FEMA Floodplain Mapping (DFIRM)
The Federal Emergency Management Agency (FEMA) is undertaking a nationwide, 5-year, $1 billion program to update FEMA’s Flood Insurance Rate Maps (FIRMs) and convert them to a countywide, digital format (DFIRM) that will be available through the internet. Existing paper FIRMs may no longer reflect current flood risks (due to changes in drainage patterns resulting from erosion, land use practices and land development). WRMA engineers are Certified Floodplain Managers (CFM’s) and have acquired extensive experience to provide solutions to the challenges facing FEMA’s MAPMOD digital flood mapping program. WRMA staff is proficient with the application and integration of ARC HYDRO GIS and LiDAR/SAR-derived Digital Elevation Models (DEMs) for digital flood plain mapping per the requirements of FEMA’s new Map Modernization (MAPMOD) program. WRMA’s flood hazard study and floodplain mapping services include:
- Base Flood Elevation Determination;
- LiDAR Aerial Surveys for FEMA Mapping;
- Floodplain/Floodway Delineation & Mapping;
- FEMA Flood Insurance Studies;
- Hydraulic modeling of river systems, in both 1-D and 2-D, using steady-state and unsteady modeling techniques;
- Evaluation and delineation of floodplains and floodways in normal, split flow and looped flow situations;
- FEMA DFIRM Database & Map Development;
- Use of industry standard automated tools, as well as the development and use of in-house automated tools, for hydrologic and hydraulic modeling applications, floodplain and floodway delineation, and DFIRM/FIS production;
- Preparation of FISs, PMRs, CLOMRs and LOMRs with acceptance by FEMA.
Urban and Agricultural Flood Analysis Modeling
The Hydrologic Engineering Center's Flood Damage Analysis (HEC-FDA) program is a risk-based analysis model developed by the US Army Corps of Engineers for flood-damage-reduction studies (EM 1110-2-1419). The approach explicitly incorporates descriptions of uncertainty of key parameters and functions into project benefit and performance analyses. Flood damage in urban or agricultural land uses require a very specific approach. The urban flood Damage Calculation (DAMCAL) and Agricultural Flood Damage Analysis (AGDAM) programs, two subset models within the HEC-FDA software package, are designed to evaluate the urban and agricultural flood damage potential of floodplain areas. The primary purpose of these programs is to calculate expected annual damage and areas flooded by: urban land use, crop category and damage reach. Calculations are based on the urban property loss, and crop loss potential throughout the year, crop distribution patterns, and weighted seasonal frequency flood events.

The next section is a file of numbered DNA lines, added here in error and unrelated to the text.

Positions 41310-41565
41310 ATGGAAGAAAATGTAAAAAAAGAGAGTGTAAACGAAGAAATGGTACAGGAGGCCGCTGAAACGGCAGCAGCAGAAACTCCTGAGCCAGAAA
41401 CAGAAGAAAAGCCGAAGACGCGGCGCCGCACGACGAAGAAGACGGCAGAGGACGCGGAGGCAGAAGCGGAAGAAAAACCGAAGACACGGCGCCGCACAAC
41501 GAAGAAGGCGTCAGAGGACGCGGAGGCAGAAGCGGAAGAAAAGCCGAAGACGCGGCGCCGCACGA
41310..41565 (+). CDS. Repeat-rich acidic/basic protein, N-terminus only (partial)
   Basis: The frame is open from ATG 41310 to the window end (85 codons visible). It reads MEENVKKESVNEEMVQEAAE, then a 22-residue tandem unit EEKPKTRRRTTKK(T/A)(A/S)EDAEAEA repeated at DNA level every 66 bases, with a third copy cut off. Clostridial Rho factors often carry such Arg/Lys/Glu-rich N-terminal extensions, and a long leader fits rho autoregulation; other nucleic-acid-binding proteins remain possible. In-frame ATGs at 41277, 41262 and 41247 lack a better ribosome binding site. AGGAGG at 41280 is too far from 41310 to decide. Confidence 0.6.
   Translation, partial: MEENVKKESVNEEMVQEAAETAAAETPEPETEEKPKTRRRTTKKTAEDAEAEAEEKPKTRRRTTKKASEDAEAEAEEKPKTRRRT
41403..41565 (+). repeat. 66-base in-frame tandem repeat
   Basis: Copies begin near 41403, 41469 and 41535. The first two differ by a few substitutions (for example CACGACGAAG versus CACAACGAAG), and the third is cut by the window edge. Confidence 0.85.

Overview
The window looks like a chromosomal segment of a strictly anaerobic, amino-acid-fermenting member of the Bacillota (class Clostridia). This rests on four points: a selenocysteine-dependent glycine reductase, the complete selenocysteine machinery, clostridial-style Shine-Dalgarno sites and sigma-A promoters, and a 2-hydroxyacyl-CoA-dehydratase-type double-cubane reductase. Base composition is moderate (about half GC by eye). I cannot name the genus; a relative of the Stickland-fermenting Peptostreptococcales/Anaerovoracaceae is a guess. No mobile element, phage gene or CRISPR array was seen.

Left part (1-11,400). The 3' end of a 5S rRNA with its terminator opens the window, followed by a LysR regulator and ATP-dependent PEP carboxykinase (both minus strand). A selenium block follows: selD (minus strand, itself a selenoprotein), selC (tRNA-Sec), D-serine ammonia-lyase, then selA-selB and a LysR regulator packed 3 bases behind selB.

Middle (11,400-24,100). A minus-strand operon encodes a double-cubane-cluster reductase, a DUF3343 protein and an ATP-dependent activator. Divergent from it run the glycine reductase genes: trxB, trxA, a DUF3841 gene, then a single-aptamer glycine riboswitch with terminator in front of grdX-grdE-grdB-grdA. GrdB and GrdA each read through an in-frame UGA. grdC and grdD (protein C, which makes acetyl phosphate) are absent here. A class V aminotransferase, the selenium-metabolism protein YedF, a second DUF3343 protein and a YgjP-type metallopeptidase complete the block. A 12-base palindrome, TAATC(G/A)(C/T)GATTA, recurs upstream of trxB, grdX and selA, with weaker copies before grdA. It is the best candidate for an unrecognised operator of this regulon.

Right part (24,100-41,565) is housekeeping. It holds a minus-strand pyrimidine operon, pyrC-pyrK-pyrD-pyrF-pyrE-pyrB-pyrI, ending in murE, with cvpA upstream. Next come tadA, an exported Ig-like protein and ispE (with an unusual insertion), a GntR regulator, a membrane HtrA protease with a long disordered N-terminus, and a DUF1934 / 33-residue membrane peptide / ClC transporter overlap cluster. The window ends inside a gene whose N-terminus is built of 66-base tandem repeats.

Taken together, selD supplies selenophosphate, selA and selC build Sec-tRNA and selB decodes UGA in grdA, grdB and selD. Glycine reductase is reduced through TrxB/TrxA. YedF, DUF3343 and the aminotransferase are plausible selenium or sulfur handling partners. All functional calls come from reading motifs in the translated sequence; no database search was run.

AGDAM/DAMCAL flood damage analysis entails evaluation of floodplain areas, calculation of expected annual damage, reach damage, structural damage categories, historic records, hydrologic data, ungaged location analysis, periods-of-record, buildings category damage, reach crop impacts/crop loss potential, crop distribution patterns, weighted seasonal frequency, flood, events, crop loss-duration values, and exceedance frequency events. WRMA engineers are trained in HEC-FDA methodology and apply state-of-the-art LiDAR/RADAR Hyper Spectral airborne/satellite-based remote sensing data of crop damage to perform AGDAM/DAMCAL model simulations.
Project Risk & Cost Analysis
WRMA engineers are well versed in flood risk and cost analysis using the HEC-FDA methodology to perform basin-wide economic evaluations. Basin-wide economic evaluations which incorporate risk-based analysis entail the application of the US Army Corps of Engineers (USACOE) Flood Damage Analysis Model, or HEC-FDA. This model uses risk-based analysis to express economic performance in terms of expected annual damages (EAD). A WRMA economic analysis is based upon the Principles and Guidelines (P&G) published in 1983 by the U.S. Water Resources Council. A primary WRMA objective in flood damage reduction studies is to determine the expected annual damage along a river reach, taking into account all possible flood scenarios, and to compare changes in the damage resulting from various alternative plans. Although not an economics program, the use of geographic information system software allows for the efficient identification of thousands of structures within a floodplain where digitized parcel maps are available. Critical input into HEC-FDA is derived from UNET (river channel stage-frequency relationships) and FLO-2D (floodplain depths and delineations). WRMA's risk based economic analyses can provide valuable insight for large scale projects undergoing NEPA regulated evaluations.